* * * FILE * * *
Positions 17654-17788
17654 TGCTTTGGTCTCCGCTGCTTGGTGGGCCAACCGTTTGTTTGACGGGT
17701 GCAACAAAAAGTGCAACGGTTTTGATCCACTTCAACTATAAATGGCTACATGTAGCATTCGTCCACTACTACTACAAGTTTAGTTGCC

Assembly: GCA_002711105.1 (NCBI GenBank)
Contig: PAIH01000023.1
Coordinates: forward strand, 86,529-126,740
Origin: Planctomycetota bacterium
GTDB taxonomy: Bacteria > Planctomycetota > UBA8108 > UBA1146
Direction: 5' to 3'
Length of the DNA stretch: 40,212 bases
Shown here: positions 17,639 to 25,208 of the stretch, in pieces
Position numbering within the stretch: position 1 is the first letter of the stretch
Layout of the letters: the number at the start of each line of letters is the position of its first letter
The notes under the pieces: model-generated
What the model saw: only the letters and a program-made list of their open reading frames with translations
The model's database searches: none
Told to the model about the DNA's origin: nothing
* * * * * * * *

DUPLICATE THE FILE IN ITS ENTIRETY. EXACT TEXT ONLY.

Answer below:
Positions 17654-17788
17654 TGCTTTGGTCTCCGCTGCTTGGTGGGCCAACCGTTTGTTTGACGGGT
17701 GCAACAAAAAGTGCAACGGTTTTGATCCACTTCAACTATAAATGGCTACATGTAGCATTCGTCCACTACTACTACAAGTTTAGTTGCC

Assembly: GCA_002711105.1 (NCBI GenBank)
Contig: PAIH01000023.1
Coordinates: forward strand, 86,529-126,740
Origin: Planctomycetota bacterium
GTDB taxonomy: Bacteria > Planctomycetota > UBA8108 > UBA1146
Direction: 5' to 3'
Length of the DNA stretch: 40,212 bases
Shown here: positions 17,639 to 25,208 of the stretch, in pieces
Position numbering within the stretch: position 1 is the first letter of the stretch
Layout of the letters: the number at the start of each line of letters is the position of its first letter
The notes under the pieces: model-generated
What the model saw: only the letters and a program-made list of their open reading frames with translations
The model's database searches: none
Told to the model about the DNA's origin: nothing